VIDEO: Governance Vacuums and How Code Is Becoming Law

Speaker: Bianca Wylie

Series: Data Governance in the Digital Age

March 28, 2018

VIDEO: Governance Vacuums and How Code Is Becoming Law

In the year 2000, Lawrence Lessig, a lawyer and a technologist, wrote an essay entitled “Code Is Law.” In it, he warned of a governance vacuum, in which technology has hurtled ahead of governance, making software code created for commercial ends part of the de facto law.

In this video, CIGI Senior Fellow Bianca Wylie says that Canada is currently entrenched in such a governance vacuum and that Canadians need to take back some of the power related to code being law from corporations.

A national data strategy, Wylie explains, is where Canada must start to address the governance vacuum. In order for a national data strategy in Canada to be effective, three issues must be addressed: access to and ownership of key digital infrastructure, the self-regulation of the software engineering profession and rethinking how government procures software.

In developing this data strategy, Wylie stresses that the processes must be open and accessible to all Canadians and that it supports pre-existing, democratically informed policies.

There’s a governance vacuum currently in Canada and that relates to both policy and law in terms of technology. And what that means at its core is that all of our policies and laws were formulated prior to the internet era. In this void, companies are able to create products and as they’re used, that becomes normal and that’s this idea from Lawrence Lessig about code is law. Where commercial influence is now shaping technology faster than policy, legislation, regulation is happening. Which is why we need to really look at this and take back some of the power related to code being law and understand where we need to apply and direct that and be intentional within government about how we’re going to apply this code to our lives.

There are three planks that you would need to have an effective national data strategy. The first one is a digital and data infrastructure policy, and that would set the terms of who can own data, how can it be collected, who can use it and under what terms. The reason the word infrastructure is in there is because we have to start thinking about things like sensors as critical state infrastructure, which means that they should be owned by government or if they’re not owned by government, be wholly accessible to government. It also enables government to then turn around and open that data.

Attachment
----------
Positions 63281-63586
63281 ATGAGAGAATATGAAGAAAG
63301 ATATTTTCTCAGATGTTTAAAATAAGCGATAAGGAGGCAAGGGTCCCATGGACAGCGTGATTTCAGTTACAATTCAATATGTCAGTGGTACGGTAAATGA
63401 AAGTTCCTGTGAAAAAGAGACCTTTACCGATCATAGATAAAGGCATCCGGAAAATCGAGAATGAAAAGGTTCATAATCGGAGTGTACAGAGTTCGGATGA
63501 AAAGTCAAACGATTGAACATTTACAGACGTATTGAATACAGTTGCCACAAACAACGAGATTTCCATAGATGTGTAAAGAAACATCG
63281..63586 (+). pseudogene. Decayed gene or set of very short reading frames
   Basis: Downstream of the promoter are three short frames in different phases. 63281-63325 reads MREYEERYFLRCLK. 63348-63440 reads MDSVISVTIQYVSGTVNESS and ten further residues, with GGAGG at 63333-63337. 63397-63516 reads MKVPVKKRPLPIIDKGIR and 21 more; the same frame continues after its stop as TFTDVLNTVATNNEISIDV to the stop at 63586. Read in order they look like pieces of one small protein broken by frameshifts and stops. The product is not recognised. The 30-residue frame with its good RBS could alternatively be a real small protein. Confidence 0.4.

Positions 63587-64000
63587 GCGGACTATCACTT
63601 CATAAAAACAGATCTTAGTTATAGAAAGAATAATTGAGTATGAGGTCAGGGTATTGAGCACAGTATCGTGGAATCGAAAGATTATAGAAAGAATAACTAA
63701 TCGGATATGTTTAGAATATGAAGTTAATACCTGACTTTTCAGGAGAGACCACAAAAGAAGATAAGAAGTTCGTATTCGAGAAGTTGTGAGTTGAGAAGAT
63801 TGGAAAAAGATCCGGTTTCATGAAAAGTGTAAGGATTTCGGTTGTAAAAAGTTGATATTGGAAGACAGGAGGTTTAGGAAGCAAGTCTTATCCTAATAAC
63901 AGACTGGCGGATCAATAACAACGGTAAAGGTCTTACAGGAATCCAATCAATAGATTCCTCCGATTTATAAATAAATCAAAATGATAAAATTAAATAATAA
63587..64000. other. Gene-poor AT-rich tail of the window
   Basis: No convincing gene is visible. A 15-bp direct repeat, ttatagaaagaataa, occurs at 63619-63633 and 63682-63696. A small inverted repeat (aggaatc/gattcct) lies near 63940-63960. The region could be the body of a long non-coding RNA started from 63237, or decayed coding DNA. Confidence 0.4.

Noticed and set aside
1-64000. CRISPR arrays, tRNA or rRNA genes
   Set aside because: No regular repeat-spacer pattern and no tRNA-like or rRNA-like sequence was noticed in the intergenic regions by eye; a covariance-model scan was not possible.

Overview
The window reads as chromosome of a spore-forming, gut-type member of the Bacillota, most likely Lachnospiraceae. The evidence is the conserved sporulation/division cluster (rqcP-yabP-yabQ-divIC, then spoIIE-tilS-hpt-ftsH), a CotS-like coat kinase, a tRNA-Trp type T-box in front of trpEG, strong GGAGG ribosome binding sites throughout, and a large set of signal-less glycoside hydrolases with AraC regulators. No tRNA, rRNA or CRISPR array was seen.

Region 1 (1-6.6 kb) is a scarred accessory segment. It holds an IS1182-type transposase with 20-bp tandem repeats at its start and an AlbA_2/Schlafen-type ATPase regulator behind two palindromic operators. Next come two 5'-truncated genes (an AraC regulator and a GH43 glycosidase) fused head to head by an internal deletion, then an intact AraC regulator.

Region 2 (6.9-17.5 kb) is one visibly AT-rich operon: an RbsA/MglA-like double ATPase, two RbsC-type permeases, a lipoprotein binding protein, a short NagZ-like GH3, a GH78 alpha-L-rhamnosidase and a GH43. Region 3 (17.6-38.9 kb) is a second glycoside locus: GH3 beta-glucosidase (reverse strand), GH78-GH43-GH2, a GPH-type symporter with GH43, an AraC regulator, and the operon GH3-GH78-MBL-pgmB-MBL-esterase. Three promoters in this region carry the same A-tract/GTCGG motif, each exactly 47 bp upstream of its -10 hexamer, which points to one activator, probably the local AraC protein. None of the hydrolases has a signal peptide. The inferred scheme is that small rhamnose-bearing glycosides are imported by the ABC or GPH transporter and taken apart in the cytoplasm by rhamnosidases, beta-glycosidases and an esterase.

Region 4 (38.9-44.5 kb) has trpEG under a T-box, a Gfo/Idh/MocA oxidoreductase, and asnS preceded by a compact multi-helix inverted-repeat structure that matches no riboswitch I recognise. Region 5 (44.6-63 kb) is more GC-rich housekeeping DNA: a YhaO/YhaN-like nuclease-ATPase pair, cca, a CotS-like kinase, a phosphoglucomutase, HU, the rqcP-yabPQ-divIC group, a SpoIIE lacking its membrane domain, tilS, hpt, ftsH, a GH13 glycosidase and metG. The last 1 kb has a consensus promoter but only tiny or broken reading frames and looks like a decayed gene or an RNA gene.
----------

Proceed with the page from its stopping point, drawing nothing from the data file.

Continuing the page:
So the second plank to be considered would be the self-regulation of the software engineering profession. Starting there and thinking of borrowing from civil engineering, which is when you have a, you realize that there’s a public safety element to the products that are created under your watch. And also, what this does is it shifts responsibility to as many places as possible because policy will always have holes, legislation will have holes. So this is an idea of how we start to push some of this responsibility to individuals, so that it’s something that can become part of the responsibility for one person.

So the third plank of a data strategy would be procurement reform. This is not a new conversation, this is something that has been had in policy circles for a long time. But in particular to software and to technology products, procurement wasn’t designed to buy software. Software is never finished. There’s an implication to having a lack of technical capacity and ownership over some of the software and other pieces of technology in government. There’s a vulnerability there where you have a reliance on a third party. It’s not to say that all things should be built in-house by any means, but sometimes looking at which things might make a lot of sense to have in-house because they support critical business functions and because it would be helpful to have a large number of staff who know how they work and to have sort of institutional memory on how these things work.

These three planks are an opening, sort of starting idea set around how you might want to manage a national data strategy. I think what’s really important is to say nobody knows exactly what to do right now. And so, what’s important is to start doing that work and to have it done in a way that it can be iterative, that it can be open, that there’s a lot of transparency, that there’s a lot of accessibility for people to participate in this kind of a strategy and we really need to make sure that it supports pre-existing democratically informed policies because technology and tools and data are only as good as the policy that they’re trying to support. 

Series: Data Governance in the Digital Age

This series of videos explores topics including the rationale for a data strategy, the role of a data strategy for Canadian industries, and policy considerations for domestic and international data governance.

For media inquiries, usage rights or other questions please contact CIGI.

The opinions expressed in this article/multimedia are those of the author(s) and do not necessarily reflect the views of CIGI or its Board of Directors.

Rationale of a Data Strategy

The Role of a Data Strategy for Canadian Industries

Balancing Privacy and Commercial Values

Domestic Policy for Data Governance

International Policy Considerations